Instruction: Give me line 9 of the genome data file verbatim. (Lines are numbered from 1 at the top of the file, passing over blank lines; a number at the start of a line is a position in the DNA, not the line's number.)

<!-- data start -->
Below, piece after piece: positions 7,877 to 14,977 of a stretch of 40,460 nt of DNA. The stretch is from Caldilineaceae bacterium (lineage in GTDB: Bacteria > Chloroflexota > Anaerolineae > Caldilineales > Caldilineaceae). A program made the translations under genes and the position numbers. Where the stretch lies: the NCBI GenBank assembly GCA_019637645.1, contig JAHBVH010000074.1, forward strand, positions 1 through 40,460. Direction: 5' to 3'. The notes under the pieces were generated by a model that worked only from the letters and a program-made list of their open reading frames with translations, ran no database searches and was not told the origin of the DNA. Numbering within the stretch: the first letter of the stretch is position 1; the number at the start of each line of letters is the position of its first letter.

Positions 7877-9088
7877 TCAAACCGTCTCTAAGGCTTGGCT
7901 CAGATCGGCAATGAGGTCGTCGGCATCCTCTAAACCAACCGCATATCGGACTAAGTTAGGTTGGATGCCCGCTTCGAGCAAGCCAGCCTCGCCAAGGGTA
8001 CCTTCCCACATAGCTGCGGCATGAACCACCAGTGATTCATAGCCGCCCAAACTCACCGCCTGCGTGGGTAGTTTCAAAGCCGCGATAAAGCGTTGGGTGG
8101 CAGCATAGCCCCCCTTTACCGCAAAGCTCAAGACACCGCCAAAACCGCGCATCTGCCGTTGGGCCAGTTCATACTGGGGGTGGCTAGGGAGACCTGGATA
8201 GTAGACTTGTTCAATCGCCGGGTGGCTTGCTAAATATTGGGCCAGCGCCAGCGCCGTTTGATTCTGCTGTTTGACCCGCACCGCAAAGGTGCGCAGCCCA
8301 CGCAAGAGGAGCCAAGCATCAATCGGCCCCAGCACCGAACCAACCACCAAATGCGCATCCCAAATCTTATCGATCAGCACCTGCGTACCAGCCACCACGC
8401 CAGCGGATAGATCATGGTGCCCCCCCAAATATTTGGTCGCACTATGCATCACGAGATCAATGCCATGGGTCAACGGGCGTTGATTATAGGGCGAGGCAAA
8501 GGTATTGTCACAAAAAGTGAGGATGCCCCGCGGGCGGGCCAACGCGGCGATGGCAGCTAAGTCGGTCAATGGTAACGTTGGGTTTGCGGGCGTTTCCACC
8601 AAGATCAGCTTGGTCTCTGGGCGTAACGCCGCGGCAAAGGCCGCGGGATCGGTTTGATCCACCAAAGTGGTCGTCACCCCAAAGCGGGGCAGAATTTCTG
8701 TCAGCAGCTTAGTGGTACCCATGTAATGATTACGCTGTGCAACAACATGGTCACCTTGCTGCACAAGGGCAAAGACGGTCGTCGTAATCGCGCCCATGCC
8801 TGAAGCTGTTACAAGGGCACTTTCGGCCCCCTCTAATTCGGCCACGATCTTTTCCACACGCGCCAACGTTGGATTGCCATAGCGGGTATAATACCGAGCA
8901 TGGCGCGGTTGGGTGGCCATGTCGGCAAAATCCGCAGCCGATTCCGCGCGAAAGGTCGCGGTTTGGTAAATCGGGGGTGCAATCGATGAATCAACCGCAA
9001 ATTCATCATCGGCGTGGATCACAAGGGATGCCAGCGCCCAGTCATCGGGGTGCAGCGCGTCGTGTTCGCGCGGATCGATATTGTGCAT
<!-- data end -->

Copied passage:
8401 CAGCGGATAGATCATGGTGCCCCCCCAAATATTTGGTCGCACTATGCATCACGAGATCAATGCCATGGGTCAACGGGCGTTGATTATAGGGCGAGGCAAA